After recent news of a Covid-19 patient that admitted not going through the quarantine process, actor Jasmin Hamid had gone to call them out to stress on the severity of the issue.
Jasmin, 47, criticized the actions of said patients and called them out for being not only irresponsible but also endangering the lives of others.
She then mentioned on how this movement control order might go on if there’s more individuals as such that break the guidelines set in place by the government.
“Why are there irresponsible individuals? If you know you’re positive, please quarantine yourself befreohand because the Ministry of Health (MoH) is already not winning this battle.” she said.
“He is proud to upload his status on soclal media to let the world know that he is free to roam and spread the virus because MoH had ignored him.
“Isn’t that the end game for us that are living by the movement control order? When do we want to start being stricter at home?”
Rumor has it that the patient had done it out of protest against the Ministry of Health for not reaching out to him for further actions.
Jasmin then advised all to follow the guidelines set in place so that the government will be able to control the increasingly worrying Covid-19 pandemic. This would not only save the lives of the public but also lives of family members close to you.
“We need to work together and pray.” she said.
“Bravo to those that put themselves ahead of others, we just might be going through MCO for the rest of the year because of them”.
Since the second round of the Movement Control Order (2.0) was implemented in the entire nation except for Sarawak, Malaysians have been confused in regards to certain SOPs and have made it known on social media.
Here’s what a few of them had to say.
An edgy start would be an understatement to say the least as certain SOPs were implemented and then relaxed soon after vice versa.
MCO/RMCO/CMCO are just the least of the problems, and then there’s PKP, PKPB and also PKPP.
Amid the destruction caused by the pandemic, one man had actually called it way before the government had announced it.
Delaying the inevitable has also been a common phrase lately of the handling of this pandemic.
Nontheless, people are still going out and about doing their daily routines without care, or as one user put it…
Which brings the question of…
Malaysians were also quick to reference the situation to the state of the roads
One also decided to share his experience of riding a packed LRT train during MCO
And to top it all off, Malaysians were rightfully confused and worried as here’s the daily new cases for the 24th of January.
It’s been a whole year since Covid-19 first touched down on Malaysia soil, the first of many that started with three members of a family from China, a woman and her two grandchildren from Wuhan that had made the short trip to Malaysia from Singapore.
Fast forward 365 days later, it seems that we’ve seen ups and downs of various severities while we’re currently in one of the many downs – the implementation of the Movement Control Order (MCO) itself yet once more.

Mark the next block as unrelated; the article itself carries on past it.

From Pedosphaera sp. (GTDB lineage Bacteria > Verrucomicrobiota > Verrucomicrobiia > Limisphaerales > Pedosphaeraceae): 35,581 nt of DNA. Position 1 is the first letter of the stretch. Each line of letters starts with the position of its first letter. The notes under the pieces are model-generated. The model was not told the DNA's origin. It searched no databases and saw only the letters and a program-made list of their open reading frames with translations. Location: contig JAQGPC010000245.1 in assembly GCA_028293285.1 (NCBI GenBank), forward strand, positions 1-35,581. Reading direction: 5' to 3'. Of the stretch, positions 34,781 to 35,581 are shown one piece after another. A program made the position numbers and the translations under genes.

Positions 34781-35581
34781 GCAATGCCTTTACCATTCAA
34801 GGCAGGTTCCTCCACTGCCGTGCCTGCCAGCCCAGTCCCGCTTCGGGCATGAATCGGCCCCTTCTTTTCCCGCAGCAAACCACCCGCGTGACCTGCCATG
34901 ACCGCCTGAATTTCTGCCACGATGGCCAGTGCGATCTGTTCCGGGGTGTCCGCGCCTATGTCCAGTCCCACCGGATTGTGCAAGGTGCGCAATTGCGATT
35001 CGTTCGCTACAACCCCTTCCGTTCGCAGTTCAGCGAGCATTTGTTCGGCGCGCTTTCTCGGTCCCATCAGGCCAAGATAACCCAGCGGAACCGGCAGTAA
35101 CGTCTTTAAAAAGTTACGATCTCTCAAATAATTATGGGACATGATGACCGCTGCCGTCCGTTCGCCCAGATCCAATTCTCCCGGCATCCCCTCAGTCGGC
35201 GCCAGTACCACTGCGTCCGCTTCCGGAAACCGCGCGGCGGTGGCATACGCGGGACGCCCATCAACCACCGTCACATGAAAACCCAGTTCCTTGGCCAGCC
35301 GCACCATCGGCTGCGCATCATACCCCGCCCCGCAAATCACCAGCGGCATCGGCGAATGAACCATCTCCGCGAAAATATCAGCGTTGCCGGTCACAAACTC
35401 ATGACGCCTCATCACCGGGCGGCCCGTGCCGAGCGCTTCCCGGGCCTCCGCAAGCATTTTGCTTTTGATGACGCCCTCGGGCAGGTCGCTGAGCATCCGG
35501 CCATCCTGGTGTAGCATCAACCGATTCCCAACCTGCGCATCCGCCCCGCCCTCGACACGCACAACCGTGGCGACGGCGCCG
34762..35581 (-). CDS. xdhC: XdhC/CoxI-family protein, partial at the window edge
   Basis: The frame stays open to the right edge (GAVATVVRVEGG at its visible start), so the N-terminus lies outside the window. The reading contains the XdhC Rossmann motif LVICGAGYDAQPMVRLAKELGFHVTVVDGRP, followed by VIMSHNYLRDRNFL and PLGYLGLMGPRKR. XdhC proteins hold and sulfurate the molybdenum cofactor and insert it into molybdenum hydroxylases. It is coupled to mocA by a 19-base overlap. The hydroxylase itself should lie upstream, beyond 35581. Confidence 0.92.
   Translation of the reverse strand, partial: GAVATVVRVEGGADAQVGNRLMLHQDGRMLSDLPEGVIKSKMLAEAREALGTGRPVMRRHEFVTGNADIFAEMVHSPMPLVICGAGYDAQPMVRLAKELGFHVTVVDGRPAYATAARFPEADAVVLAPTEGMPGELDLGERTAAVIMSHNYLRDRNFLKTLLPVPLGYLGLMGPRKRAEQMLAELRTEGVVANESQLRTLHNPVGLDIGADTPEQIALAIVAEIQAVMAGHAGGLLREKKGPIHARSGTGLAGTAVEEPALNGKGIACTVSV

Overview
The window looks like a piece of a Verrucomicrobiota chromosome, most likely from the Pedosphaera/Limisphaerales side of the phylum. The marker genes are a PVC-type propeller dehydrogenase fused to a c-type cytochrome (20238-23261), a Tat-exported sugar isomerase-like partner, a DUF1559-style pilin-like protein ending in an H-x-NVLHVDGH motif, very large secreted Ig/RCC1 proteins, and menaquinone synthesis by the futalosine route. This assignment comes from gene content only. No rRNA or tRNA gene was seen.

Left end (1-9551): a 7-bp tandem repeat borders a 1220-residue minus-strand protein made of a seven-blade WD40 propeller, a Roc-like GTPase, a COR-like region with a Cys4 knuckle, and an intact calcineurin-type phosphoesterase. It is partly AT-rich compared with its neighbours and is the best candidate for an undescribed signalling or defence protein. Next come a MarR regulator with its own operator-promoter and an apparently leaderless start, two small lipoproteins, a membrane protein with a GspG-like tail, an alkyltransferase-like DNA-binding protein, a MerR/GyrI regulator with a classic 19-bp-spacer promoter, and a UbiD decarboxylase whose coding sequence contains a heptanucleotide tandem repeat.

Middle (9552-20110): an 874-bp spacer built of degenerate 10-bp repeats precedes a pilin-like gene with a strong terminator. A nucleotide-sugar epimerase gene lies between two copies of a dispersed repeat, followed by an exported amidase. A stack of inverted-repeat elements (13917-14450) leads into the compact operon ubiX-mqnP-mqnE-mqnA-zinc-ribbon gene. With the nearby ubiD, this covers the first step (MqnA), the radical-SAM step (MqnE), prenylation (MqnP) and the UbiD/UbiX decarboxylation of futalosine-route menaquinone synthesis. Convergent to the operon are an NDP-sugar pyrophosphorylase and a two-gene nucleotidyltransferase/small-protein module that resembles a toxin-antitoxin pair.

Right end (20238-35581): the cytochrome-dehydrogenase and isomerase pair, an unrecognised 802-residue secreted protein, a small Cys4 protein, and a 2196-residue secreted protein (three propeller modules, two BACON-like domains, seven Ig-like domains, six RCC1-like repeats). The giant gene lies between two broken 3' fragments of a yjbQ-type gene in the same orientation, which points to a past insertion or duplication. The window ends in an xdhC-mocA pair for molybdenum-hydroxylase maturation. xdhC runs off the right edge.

The Covid-19 pandemic had spiralled out of control; back in October 2020, the record total daily new cases was 1,240 and a conditional movement control order (CMCO) imposed in Sabah and parts of Klang Valley.
It wasn’t until February and March when local clusters began to surface and breached the 2,000 mark with active cases.
Today the record high daily new cases is four times that amount, 4,275 that was recorded on the 23rd of January and of course MCO 2.0 as well.
March: Movement Control Order (MCO)
PERAK 20-03-2020. Police performed road block at Jalan Kuala Kangsar here following the movement control order tu curb the spread of Covid-19 infection.MALAY MAIL/Farhan Najib
Prime Minister Muhyiddin Yassin announced a nationwide movement control order on March 13th with it intended to curb the spread and enforce social distancing guidelines. By the 16 , it
was made known to the public that MCO would be in effect from the 18th until the 31st of March, it was then extended for an additional two weeks until April 14thfollowing a still constant number of high cases between the 100 and 200 mark. It was later further pushed until the April 28th and to May 12th consequently.
Conditional Movement Control Order (CMCO)
After a majority of days with cases staying below the 100 mark, a conditional movement control order (CMCO) was implemented which allowed business to re-open under strict standard operating procedures (SOP).
June: An all-time low of cases leading to RMCO
MOHD SAHAR MISNI/The Star
After recording an all-time low of 2 new cases at that time on June 10th , it was decided that it was time that the nation move into recovery mode, a recovery movement control order (RMCO) that was to expire on August 31 . It was then extended until December 31st with selected sectors remained closed and travel restrictions from external countries.